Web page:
The first campus teach-in on Vietnam took place at the University of Michigan on March 24-25, 1965, the same month that U.S. troops landed in Danang. Over 3,000 people showed up on the Ann Arbor campus for lectures and discussions that ran through the night. The purpose, as one flyer put it, was to focus attention “on this war, its consequences, and ways to stop it.” The educational venue quickly spread to other campuses. Within one week, thirty-five more had been held; and by the end of the year, 120 had taken place. Some were organized locally, others by the Universities Committee on Problems of War and Peace, a three-year old group based at Wayne State University. For Doug Dowd, a Cornell University professor, lifelong leftist, and activist organizer, the teach-ins were an exhilarating experience. He had gone through the Red Scare period when “you couldn’t get anybody to say anything about the Korean War…. Everybody was scared.” The teach-ins aimed to both educate people on the issues and inspire greater confidence in questioning political authorities and foreign policy experts.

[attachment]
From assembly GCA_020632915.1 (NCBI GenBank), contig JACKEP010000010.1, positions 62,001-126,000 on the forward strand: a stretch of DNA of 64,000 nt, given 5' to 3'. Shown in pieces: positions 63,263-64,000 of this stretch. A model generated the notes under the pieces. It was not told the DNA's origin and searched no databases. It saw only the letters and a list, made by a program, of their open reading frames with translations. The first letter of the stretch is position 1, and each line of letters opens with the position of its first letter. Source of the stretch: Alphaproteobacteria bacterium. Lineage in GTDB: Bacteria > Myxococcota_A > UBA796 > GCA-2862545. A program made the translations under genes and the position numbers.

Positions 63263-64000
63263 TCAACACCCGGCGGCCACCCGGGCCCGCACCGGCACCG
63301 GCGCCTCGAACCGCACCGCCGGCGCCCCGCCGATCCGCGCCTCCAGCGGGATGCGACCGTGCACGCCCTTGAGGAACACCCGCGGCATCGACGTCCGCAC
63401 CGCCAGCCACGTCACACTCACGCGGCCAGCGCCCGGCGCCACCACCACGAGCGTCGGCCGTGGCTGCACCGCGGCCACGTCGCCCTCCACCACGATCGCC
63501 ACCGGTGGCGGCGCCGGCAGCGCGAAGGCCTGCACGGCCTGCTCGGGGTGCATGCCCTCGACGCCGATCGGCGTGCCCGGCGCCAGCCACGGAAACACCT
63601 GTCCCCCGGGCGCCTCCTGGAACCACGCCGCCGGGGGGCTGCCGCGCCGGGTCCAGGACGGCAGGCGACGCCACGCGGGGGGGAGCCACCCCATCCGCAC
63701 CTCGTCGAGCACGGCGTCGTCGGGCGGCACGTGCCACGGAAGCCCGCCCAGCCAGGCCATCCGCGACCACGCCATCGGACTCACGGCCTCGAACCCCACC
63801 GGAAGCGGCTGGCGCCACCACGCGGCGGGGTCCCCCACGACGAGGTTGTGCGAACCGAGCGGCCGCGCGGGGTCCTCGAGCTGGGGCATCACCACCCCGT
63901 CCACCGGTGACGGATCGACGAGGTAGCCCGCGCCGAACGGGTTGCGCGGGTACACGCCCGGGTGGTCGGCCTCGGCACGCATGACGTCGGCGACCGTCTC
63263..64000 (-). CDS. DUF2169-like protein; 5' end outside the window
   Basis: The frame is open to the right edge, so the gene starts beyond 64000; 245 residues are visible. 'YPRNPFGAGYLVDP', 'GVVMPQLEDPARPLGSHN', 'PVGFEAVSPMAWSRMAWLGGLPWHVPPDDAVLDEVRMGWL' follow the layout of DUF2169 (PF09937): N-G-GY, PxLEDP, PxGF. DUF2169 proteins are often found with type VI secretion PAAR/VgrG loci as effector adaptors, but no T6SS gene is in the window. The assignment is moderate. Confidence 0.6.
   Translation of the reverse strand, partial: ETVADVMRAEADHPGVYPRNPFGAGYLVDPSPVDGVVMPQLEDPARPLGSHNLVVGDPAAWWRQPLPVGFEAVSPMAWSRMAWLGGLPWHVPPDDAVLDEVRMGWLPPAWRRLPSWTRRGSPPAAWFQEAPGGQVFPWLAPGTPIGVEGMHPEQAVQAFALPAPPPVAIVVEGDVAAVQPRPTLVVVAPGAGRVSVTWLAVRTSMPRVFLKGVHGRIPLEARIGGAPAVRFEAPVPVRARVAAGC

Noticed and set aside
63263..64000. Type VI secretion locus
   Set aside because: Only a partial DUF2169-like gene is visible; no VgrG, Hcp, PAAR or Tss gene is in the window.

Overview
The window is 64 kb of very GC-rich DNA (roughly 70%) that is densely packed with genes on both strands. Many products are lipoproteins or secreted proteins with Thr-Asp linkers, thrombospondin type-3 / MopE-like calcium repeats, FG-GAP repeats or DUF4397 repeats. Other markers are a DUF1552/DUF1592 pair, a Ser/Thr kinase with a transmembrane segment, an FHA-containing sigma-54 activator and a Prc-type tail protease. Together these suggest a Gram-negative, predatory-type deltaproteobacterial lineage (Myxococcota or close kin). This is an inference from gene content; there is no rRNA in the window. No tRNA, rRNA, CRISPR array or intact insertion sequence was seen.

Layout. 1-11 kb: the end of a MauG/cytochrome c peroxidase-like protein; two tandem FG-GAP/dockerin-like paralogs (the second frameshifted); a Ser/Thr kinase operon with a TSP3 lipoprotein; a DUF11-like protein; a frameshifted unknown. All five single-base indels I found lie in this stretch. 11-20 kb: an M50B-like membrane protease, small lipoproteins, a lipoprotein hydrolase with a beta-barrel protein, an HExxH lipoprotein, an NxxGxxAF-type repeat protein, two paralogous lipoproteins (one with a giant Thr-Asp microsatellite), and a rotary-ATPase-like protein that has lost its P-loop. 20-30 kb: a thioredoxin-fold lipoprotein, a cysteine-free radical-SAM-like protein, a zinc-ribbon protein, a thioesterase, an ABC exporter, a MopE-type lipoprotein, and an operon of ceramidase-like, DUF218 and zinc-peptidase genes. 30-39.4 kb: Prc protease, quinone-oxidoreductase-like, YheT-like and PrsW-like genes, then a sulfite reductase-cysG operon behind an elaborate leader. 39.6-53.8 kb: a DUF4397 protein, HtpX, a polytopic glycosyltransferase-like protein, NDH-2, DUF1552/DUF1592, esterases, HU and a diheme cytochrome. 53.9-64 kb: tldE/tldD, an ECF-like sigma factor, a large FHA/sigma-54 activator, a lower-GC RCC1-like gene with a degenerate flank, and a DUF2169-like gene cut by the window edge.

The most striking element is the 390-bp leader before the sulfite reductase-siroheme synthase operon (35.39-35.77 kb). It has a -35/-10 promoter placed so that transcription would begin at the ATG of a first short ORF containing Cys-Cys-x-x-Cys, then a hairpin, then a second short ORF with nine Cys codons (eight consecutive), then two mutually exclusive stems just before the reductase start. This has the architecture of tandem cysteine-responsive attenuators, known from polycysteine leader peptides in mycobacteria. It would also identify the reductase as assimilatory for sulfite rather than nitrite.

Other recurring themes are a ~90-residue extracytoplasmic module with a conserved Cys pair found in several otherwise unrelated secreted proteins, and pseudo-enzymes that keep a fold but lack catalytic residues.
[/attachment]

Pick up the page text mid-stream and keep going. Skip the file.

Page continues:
Racism is an underlying force in the novel Montana 1948, ..
Pacifists generally abhorred the dehumanization of war, promoted conflict resolution and reconciliation, encouraged individual conscientious objection to war, and supported nonviolent social change for justice in the manner of Mohandas Gandhi and Martin Luther King. Jr. Many pacifist and pacifist-leaning groups had long experience in organizing campaigns (founding dates noted): FOR (1915), American Friends Service Committee (AFSC, 1917), WILPF (1919), WRL (1923), Congress on Racial Equality (CORE, 1942), and Central Committee for Conscientious Objectors (CCCO, 1948). Abraham Johannes (A.J.) Muste, a practical pacifist with experience in labor and civil rights movements, played a unifying role in the antiwar movement until his death in February 1967. Some pacifist groups, such as WILPF, leaned toward the liberal wing of the movement while others, such as WRL, pulled to the left. WRL International issued a statement in August 1968 declaring its intent to work with “our brothers and sisters in the various liberation movements” to “bring an end to colonialism and imperialism … but without yielding up our belief that the foundation of the future must be laid in the present, that a society without violence must begin with revolutionists who will not use violence.”